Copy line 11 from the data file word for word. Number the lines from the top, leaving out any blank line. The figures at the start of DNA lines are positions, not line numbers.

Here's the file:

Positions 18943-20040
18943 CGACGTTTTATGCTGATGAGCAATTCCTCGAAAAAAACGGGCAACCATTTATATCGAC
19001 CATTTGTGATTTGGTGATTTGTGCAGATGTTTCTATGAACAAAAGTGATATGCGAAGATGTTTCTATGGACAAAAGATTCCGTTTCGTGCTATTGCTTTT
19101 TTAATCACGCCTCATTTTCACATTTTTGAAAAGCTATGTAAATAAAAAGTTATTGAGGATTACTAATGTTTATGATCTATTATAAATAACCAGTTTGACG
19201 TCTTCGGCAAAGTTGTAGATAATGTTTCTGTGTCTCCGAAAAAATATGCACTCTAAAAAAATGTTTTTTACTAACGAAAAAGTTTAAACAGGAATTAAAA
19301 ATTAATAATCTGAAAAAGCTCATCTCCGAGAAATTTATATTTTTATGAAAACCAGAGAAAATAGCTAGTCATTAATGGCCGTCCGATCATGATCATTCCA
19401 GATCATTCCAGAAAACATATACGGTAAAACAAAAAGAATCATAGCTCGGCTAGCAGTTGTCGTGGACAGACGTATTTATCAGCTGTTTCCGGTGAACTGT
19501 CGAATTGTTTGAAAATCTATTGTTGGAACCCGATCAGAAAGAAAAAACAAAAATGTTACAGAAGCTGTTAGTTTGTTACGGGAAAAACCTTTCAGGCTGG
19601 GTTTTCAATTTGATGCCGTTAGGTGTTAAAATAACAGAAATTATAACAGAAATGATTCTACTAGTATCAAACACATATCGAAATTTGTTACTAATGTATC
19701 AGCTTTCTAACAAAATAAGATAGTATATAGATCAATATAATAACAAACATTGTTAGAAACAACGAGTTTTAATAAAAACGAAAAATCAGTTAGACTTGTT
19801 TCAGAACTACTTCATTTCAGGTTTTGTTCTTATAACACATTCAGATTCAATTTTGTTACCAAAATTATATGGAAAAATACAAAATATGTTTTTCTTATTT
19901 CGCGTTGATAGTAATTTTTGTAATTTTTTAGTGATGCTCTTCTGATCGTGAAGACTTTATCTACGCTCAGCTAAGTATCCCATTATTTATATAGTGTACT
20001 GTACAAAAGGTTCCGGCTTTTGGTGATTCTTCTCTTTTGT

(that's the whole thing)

19801 TCAGAACTACTTCATTTCAGGTTTTGTTCTTATAACACATTCAGATTCAATTTTGTTACCAAAATTATATGGAAAAATACAAAATATGTTTTTCTTATTT